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GvilleSC

Conceptual Ideas for the Future

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Max Heller could probably be accurately labeled as the Visionary Father of Modern Greenville. He had a vision of a downtown that people would flock to and enjoy.

Knox White could possibly be labeled as the Father of the Modern West End. He had a vision for Falls Park, the River front, and a new baseball stadium.

These were people with visions for ways to make Greenville better. They didn't do it alone, but they endorsed the ideas, or created them themselves, and produced a better version of the Greenville we already had.

So, from your travels, or just your mind, what would you like to see Greenville do? It can be as broad or as detailed as you like. Of course, we don't want to simply replicate another city, but I think there is usually room with most concepts to take queues from other's success, space for improvement on the idea, and ways to make it your own.

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I'll start. I went to Seattle this past Spring. One thing that I really enjoyed was the Sculpture garden. It's somehow tied in with the Seattle Art Museum (SAM). The art was great, and ranged in size and styles. Additionally, there were a great number of people enjoying this attraction, which is free.

So, just as an initial thought, I wouldn't mind seeing Greenville's own version of this space, possible connecting one of two scenarios:

-Connecting the West End to Heritage Green, linearly along Academy Street to the River/Swamp Rabbit Trail/Reedy Square...

-Connecting Heritage Green to Main Street, linearly along College Street perhaps?

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Great thread idea, GvilleSC! I like your sculpture garden suggestion. :thumbsup:

Your discussion about linking Center City/Main Street or the West End to Heritage Green got me thinking. My idea is to permanently shut down the two blocks of Elford Street between Main Street and Academy Street. Turn it into a nice pedestrian walkway. You could put street-level retail there, public art, a farmer's market, space for concerts, whatever - to tie Main Street to Academy. At Academy, you put a nice pedestrian bridge crossing busy Academy Street underneath, which would come out at Heritage Green. Make the bridge attractive and nice. Spell out "Greenville" in attractive lettering across the bridge, or something neat and different like that.

My inspiration for this comes from a trip to Las Vegas last summer. They turned their downtown into a really neat pedestrian experience by transforming Fremont Street into a totally walkable area. This was important for their downtown, as it had become really seedy and far less popular than "The Strip." The Strip is obviously still the tourist draw, but I was surprised at how neat the Fremont Street Experience was.

I realize that it is never easy to close two blocks of a downtown street, but I think it would be doable if businesses and landowners realize the potential. Elford is not a heavily traveled road (in comparison to other downtown streets, anyway). In addition to tying Center City in with Heritage Green (something difficult to do otherwise), it would also likely give the upper section of Main Street a needed shot in the arm.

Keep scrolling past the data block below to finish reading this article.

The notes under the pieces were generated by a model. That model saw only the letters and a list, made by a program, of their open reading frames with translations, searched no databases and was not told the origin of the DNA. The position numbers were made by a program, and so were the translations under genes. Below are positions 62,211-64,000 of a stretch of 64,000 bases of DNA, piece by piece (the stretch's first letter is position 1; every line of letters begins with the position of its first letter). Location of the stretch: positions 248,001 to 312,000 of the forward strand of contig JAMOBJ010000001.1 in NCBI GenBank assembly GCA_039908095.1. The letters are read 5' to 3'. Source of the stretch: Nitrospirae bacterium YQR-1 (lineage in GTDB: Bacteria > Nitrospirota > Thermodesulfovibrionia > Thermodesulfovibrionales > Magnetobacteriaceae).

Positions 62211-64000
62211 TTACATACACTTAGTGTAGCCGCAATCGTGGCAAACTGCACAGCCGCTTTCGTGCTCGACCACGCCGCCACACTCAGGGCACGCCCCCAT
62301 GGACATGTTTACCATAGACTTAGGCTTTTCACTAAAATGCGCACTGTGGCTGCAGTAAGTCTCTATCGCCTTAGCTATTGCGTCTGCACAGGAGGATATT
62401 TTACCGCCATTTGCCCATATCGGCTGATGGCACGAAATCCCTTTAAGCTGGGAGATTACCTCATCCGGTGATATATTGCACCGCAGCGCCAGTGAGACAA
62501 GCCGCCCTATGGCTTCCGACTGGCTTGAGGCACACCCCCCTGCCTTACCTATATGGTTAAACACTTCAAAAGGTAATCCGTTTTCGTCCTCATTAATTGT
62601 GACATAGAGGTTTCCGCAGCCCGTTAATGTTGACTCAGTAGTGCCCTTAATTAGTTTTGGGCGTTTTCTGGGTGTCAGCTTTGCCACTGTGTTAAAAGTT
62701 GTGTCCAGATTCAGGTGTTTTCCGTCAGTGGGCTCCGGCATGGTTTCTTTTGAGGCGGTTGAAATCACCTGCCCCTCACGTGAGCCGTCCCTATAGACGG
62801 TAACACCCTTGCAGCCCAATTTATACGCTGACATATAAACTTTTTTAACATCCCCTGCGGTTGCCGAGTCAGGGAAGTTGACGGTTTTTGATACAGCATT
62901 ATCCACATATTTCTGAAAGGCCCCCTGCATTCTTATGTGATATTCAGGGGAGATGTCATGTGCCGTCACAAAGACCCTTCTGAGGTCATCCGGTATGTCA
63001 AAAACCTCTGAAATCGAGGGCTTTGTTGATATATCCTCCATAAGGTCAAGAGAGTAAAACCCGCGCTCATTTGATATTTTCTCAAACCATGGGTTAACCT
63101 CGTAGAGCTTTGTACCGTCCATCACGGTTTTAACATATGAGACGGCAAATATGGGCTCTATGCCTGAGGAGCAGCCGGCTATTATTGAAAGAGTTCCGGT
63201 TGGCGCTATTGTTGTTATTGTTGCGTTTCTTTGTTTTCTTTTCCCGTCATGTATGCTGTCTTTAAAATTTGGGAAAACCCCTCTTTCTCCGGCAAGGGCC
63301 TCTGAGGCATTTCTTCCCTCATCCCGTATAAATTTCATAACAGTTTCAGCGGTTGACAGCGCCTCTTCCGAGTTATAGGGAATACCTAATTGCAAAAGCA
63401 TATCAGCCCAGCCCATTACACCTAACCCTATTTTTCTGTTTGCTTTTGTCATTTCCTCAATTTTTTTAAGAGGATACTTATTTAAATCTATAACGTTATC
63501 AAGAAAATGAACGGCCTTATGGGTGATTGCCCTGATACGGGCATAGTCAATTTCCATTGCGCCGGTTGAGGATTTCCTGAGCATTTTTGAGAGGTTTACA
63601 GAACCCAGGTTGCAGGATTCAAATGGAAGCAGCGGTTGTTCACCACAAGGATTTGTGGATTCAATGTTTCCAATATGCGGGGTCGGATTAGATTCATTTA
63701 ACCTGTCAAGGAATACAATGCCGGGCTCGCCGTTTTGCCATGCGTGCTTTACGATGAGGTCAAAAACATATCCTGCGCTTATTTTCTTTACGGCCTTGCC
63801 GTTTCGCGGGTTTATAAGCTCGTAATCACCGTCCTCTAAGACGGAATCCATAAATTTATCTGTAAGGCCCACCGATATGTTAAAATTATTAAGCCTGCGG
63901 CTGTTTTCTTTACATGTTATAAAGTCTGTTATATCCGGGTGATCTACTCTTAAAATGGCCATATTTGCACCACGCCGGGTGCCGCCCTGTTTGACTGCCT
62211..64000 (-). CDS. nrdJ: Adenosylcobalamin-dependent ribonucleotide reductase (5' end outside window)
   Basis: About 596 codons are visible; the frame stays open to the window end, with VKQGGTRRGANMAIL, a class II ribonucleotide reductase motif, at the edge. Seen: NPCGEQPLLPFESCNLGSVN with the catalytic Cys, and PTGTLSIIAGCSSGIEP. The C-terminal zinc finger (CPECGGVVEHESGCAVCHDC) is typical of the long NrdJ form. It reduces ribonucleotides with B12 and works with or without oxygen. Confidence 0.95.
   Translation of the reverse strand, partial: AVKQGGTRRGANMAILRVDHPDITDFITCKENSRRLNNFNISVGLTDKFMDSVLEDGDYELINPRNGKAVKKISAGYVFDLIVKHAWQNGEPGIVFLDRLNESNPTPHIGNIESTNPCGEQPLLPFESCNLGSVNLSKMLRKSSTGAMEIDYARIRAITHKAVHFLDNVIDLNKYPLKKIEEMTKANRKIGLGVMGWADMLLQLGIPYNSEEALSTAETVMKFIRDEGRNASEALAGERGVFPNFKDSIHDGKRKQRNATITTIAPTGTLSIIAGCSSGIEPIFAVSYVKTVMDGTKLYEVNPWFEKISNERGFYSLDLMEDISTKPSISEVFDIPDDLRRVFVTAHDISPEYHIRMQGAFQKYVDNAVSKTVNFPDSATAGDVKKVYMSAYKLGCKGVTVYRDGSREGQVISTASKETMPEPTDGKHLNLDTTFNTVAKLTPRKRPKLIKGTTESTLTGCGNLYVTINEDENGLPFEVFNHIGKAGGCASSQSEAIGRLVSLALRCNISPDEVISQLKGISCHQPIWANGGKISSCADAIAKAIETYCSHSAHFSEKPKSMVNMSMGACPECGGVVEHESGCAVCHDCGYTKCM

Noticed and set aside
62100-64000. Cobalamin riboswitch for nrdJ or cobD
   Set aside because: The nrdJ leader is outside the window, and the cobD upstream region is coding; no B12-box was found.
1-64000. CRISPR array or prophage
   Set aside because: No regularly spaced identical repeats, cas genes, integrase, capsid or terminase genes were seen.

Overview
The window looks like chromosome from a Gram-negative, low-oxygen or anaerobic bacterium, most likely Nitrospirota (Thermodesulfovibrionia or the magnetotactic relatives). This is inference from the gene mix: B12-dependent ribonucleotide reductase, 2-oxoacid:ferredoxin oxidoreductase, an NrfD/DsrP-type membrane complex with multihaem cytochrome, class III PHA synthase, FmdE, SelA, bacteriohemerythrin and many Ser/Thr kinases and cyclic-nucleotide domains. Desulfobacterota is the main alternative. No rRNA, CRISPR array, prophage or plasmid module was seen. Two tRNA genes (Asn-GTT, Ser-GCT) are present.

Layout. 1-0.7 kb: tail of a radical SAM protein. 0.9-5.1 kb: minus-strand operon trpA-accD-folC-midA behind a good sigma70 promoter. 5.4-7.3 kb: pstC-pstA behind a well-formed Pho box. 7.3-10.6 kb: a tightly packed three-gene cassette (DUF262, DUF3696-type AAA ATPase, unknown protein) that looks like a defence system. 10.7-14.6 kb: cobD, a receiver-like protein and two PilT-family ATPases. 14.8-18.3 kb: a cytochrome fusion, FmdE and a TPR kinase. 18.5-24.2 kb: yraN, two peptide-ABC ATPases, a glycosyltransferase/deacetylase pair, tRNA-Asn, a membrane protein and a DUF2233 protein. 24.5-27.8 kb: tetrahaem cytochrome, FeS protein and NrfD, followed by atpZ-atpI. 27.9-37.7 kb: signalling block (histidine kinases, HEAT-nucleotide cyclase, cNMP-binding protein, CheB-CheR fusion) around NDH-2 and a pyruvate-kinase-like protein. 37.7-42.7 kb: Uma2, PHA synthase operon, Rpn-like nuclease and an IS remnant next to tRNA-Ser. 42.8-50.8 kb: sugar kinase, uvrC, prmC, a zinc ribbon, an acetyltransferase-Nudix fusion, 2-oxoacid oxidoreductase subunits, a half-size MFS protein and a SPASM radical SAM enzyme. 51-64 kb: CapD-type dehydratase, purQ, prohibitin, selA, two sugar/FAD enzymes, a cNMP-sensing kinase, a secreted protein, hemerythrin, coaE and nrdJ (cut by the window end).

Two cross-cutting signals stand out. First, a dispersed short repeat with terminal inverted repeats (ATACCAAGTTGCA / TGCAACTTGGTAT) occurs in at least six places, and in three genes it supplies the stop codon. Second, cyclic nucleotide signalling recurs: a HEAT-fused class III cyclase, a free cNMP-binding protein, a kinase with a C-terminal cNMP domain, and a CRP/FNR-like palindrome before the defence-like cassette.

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There is already a proposal to build such a bridge over the Academy/College intersection (connecting the auto/tire place with the old library (soon to be the children's museum). It would have been similiar in appearance to the Liberty bridge. I don't think it will go anywhere anytime soon though.

I think that would be more feasible than closing a street off. Pedestrian malls are difficult to do successfully.

I too think having the permanant Farmer's Market DT would be great. it would need some signifcant acreage though. Perhaps it could be incorporated into Cleveland Park West.

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There is already a proposal to build such a bridge over the Academy/College intersection (connecting the auto/tire place with the old library (soon to be the children's museum). It would have been similiar in appearance to the Liberty bridge. I don't think it will go anywhere anytime soon though.

I think that would be more feasible than closing a street off. Pedestrian malls are difficult to do successfully.

I too think having the permanant Farmer's Market DT would be great. it would need some signifcant acreage though. Perhaps it could be incorporated into Cleveland Park West.

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A Farmers Market / Local Bazaar wiuld be a great addition to Downtown, as long as it distances itself from the Jockey Lot/Flea Market concept. Something comparable to the Slave Market in Charleston would be nice, minus the random Made in China vendors.

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A Farmers Market / Local Bazaar wiuld be a great addition to Downtown, as long as it distances itself from the Jockey Lot/Flea Market concept. Something comparable to the Slave Market in Charleston would be nice, minus the random Made in China vendors.

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A Farmers Market / Local Bazaar wiuld be a great addition to Downtown, as long as it distances itself from the Jockey Lot/Flea Market concept. Something comparable to the Slave Market in Charleston would be nice, minus the random Made in China vendors.